Mobile phones lower overhead costs, help small business owners stay organized


Amanda Ellerbrock, co-owner of Revitalize Spa & Salon in Ottawa, demonstrates how she uses her cell phone to look up hairstyle ideas when working with a customer.
Amanda Ellerbrock, co-owner of Revitalize Spa & Salon in Ottawa, demonstrates how she uses her cell phone to look up hairstyle ideas when working with a customer.

OTTAWA — When Kathy Heeter switched to exclusively using her cell phone for her business, the amount of business she had doubled.

She used to miss calls on her landline. If the caller didn’t leave a message, she’d potentially lost a client. Now, if people call and don’t leave a message on her mobile phone, she can just call them back.

Heeter, a licensed massage therapist, opened The Massage Studio on Main in Ottawa in March 6 and has since used her smart phone to access her business’s website, schedule appointments, text clients, deposit checks, process clients’ credit cards and more.

Using her smart phone has made her more efficient.

Amy Sealts, executive director of the Ottawa Area Chamber of Commerce, said she first started seeing business people use their smart phones more a couple of years ago.

“Before it was kind of like a side factor,” she said. “They can’t always be on location … it makes it easier for them to kind of step away when they need to.”

It can also help cut overhead costs, like those of a credit card reader, a cash register and more.

Sealts has seen small business people use their smart phones for scheduling, marketing and banking.

At Revitalize Spa and Salon in Ottawa, co-owner Amanda Ellerbrock uses her smart phone to text or call clients, email, pull up hair ideas on Pinterest and take before and after photos.

Sealts said she’s even seen some stylists post on Facebook if they’ve had a cancellation and have an opening.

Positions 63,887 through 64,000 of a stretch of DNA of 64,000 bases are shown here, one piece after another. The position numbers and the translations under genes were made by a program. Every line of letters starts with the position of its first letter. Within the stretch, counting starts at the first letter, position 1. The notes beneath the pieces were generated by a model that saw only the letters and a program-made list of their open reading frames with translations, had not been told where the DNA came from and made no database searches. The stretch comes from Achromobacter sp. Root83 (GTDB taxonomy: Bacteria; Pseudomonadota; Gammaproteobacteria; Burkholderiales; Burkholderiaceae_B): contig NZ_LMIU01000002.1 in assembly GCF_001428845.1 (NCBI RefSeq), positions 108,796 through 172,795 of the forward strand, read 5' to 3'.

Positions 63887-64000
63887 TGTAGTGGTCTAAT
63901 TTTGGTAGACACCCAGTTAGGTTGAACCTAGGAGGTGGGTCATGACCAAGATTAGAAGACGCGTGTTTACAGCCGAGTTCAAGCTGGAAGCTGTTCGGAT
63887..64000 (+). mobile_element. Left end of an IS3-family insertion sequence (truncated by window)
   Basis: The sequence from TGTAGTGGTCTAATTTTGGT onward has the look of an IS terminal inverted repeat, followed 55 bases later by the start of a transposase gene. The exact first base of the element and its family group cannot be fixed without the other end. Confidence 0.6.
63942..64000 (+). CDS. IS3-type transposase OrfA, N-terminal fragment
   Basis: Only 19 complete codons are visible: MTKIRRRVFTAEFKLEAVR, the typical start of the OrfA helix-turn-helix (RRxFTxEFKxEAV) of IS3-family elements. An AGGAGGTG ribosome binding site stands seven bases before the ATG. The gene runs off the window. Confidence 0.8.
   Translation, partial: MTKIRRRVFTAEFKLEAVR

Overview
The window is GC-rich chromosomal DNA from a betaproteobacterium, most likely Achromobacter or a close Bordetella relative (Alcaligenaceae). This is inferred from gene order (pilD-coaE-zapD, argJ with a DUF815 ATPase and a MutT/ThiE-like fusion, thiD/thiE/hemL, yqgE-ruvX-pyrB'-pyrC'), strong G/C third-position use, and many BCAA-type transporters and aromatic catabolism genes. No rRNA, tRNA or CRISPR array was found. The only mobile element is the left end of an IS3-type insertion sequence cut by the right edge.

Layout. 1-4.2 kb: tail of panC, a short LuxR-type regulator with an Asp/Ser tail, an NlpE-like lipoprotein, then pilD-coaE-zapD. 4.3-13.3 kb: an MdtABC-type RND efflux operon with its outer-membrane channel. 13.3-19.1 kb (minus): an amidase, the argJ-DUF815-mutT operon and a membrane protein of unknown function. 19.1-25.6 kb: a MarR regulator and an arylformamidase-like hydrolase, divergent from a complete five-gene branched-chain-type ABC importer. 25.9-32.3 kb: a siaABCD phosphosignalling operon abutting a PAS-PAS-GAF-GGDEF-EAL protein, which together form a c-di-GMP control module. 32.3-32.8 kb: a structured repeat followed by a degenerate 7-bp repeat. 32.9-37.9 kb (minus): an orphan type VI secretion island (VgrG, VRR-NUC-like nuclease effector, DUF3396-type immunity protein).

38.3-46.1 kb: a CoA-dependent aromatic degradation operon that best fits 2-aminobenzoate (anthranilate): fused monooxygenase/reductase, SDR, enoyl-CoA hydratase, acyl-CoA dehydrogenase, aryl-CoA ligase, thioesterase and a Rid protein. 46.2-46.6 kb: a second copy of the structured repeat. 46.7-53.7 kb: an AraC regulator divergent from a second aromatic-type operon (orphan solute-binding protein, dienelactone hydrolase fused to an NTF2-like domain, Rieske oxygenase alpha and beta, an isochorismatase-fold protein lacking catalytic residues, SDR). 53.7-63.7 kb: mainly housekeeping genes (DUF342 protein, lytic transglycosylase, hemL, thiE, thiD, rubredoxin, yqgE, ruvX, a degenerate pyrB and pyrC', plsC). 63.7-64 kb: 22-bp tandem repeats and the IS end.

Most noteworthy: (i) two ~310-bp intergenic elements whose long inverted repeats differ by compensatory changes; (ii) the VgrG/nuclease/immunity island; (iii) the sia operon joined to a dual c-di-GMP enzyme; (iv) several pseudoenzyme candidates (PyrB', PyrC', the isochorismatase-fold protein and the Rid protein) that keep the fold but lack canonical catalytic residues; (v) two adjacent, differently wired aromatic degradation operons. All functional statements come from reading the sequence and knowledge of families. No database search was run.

“It’s helping them fill up their schedule and bring more income to their business,” she said.

The increasing use of cell phones to run a business also means that “more of these businesses are out doing business,” said Cindy Tenwalde, vice president of the Lima/Allen County Chamber of Commerce.

“It helps the consumer because business is more accessible to them,” Tenwalde said. “So I don’t always have to go into a physical store to get the services I want.”

It also helps small businesses reach their customers more quickly, she said.

Many small businesses are also getting rid of their landline or not getting one in the first place, Sealts said, though she’s mostly seen that in the service industry.

Heather Liening, owner of photography company Xpressions by Heather in Lima, has always used her cell phone number for her business.

“It’s more convenient to have one number always with me,” she said. Now, she uses her iPhone to schedule appointments, take calls, email clients, post on social media and more.

It helps her on the bookkeeping end as well, as she uses a card-reader that connects to her phone and does her bookkeeping through a program on the device.

“Everything’s synced,” Liening said.

Though it’s easier to stay organized and less expensive to use her phone for those things, there are drawbacks.

“You can never get away from work,” Liening said.

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